Tanks Arrive On National Mall Ahead Of Trump 4th Of July Show

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By Andy Sullivan and Idrees Ali

WASHINGTON (Reuters) – Battle tanks were seen on a train in Washington ahead of a July Fourth celebration highlighting U.S. military might that Democrats say President Donald Trump may turn into a re-election campaign rally.

Amid questions about the cost and tone of the event, White House officials said the Republican president will avoid politics and stick to patriotic themes in his speech in front of the Lincoln Memorial in Washington on Thursday.

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Reuters photographed M1 Abrams tanks and other armored vehicles atop flat rail cars in Washington on Tuesday morning, a sign of the military firepower that will be featured, differing significantly from past annual celebrations of the 1776 Declaration of Independence.

For decades, U.S. presidents have kept a low profile during the event, which typically draws hundreds of thousands of people to Washington’s monument-lined National Mall for a concert and fireworks.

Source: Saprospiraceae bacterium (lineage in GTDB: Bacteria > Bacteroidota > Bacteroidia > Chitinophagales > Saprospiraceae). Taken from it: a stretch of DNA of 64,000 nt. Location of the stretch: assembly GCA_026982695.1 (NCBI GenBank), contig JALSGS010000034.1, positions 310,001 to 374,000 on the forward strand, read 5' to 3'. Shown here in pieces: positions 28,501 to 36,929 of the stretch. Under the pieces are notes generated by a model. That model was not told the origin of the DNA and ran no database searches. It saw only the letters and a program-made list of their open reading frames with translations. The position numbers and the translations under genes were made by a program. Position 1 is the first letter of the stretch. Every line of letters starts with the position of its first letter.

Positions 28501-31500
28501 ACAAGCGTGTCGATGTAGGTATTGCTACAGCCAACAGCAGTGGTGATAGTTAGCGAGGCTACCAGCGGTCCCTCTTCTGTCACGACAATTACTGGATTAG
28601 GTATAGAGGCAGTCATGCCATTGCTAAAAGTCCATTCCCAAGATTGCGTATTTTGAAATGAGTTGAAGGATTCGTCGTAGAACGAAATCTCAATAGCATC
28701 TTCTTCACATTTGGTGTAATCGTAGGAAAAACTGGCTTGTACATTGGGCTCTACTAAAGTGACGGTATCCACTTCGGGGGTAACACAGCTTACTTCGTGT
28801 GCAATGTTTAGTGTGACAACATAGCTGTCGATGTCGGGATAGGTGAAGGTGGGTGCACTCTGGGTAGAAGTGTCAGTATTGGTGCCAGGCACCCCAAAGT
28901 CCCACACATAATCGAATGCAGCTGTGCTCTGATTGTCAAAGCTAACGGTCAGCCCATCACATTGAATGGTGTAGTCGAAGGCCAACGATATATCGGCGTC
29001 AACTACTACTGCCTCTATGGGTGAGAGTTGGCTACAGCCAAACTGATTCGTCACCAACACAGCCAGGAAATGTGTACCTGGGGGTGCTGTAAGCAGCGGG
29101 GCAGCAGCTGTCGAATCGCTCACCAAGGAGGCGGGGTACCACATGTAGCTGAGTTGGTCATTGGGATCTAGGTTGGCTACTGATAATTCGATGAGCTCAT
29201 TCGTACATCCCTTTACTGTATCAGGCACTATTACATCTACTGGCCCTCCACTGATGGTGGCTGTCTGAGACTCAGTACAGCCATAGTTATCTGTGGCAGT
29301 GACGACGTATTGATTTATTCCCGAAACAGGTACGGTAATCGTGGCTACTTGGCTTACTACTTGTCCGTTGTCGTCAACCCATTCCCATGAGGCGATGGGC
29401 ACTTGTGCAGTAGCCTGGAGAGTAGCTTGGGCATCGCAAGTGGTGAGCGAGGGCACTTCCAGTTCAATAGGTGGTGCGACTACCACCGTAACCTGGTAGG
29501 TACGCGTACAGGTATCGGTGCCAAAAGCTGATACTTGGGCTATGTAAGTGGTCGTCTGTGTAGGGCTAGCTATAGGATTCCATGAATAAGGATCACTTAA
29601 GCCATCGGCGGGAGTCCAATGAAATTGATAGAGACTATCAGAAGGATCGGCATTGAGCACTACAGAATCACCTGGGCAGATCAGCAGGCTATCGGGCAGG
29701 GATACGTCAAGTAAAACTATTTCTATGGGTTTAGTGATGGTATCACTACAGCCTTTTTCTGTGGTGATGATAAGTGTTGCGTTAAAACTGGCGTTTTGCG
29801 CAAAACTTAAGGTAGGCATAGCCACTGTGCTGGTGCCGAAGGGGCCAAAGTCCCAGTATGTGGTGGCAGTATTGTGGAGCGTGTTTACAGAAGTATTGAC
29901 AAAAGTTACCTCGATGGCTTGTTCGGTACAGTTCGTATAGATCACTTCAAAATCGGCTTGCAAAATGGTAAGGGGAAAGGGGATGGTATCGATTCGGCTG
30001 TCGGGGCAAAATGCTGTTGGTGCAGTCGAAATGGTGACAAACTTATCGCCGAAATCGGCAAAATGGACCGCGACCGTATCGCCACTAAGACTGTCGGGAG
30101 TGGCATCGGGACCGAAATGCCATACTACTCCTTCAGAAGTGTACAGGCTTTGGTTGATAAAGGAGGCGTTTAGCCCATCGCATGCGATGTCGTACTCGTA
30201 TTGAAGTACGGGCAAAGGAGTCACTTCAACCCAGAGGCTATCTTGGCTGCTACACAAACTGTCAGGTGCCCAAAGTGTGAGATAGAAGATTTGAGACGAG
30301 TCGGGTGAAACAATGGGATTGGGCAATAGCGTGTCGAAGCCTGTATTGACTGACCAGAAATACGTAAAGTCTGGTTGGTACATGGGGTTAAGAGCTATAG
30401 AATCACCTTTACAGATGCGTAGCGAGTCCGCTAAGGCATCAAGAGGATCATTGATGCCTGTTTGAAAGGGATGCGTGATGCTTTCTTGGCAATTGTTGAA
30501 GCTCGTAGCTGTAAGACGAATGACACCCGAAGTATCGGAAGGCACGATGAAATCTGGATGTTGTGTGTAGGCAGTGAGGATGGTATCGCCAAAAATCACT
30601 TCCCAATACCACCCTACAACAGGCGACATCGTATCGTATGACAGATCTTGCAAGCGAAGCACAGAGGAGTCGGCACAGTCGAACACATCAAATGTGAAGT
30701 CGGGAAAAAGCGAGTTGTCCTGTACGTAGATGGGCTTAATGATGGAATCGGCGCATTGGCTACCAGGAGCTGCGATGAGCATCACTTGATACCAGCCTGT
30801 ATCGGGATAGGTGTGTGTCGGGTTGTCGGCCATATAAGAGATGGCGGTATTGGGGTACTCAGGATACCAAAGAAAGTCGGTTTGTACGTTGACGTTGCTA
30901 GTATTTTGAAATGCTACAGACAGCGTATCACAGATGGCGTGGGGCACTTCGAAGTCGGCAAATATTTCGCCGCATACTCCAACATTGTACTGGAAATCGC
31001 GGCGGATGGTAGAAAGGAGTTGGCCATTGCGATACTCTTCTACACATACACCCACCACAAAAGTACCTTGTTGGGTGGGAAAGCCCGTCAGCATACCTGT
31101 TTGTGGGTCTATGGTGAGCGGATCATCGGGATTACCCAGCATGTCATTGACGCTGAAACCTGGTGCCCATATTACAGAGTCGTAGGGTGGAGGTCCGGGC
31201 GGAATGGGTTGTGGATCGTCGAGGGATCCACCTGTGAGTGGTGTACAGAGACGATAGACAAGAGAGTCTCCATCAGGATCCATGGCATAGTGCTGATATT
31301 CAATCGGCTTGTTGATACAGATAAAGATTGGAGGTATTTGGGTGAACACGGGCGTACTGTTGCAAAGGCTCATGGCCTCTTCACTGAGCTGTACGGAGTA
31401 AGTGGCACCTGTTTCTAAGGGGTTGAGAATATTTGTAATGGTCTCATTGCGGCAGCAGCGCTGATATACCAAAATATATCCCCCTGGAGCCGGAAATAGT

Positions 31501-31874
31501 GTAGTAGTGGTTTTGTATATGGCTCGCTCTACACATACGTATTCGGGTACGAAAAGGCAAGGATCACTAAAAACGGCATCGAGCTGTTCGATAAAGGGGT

This year, Trump plans to speak at a military “Salute to America” that will feature military bands and flyovers from the U.S. Navy’s Blue Angels and Air Force One, the modified Boeing 747 that transports U.S. presidents.

The event could also feature M1 Abrams battle tanks, a B-2 bomber, F-35 and F-22 fighter jets, and the Marine One helicopter that transports the president, the Pentagon said. Air traffic at nearby Ronald Reagan National Airport will be suspended during the flyovers and the fireworks, according to the Federal Aviation Administration.

The antiwar group Code Pink said it had secured a permit to bring a “Baby Trump” blimp, depicting the president in diapers, to a protest in the Mall during his speech. The permit does not allow the balloon to be filled with helium so it can float.

Democrats in Congress have questioned whether Trump will turn a patriotic celebration into a taxpayer-funded campaign rally.

“That’s absolutely ridiculous. This is all about a salute to America. The president is not going to get political,” White House spokesman Hogan Gidley said on Fox Business Network.

On June 18, Trump officially launched his 2020 campaign to seek a second four-year term. More than 20 Democrats are campaigning for their party’s nomination to run against Trump.

The administration has not said how much Trump’s pumped-up July Fourth celebration will cost. The Pentagon postponed a military parade planned for last November after it estimated it could cost $90 million.

The National Park Service is diverting about $2.5 million in entrance and recreation fees primarily intended to improve parks to cover costs associated with the celebration, the Washington Post reported, citing unnamed sources.

The agency did not immediately respond to a Reuters request for comment on the report.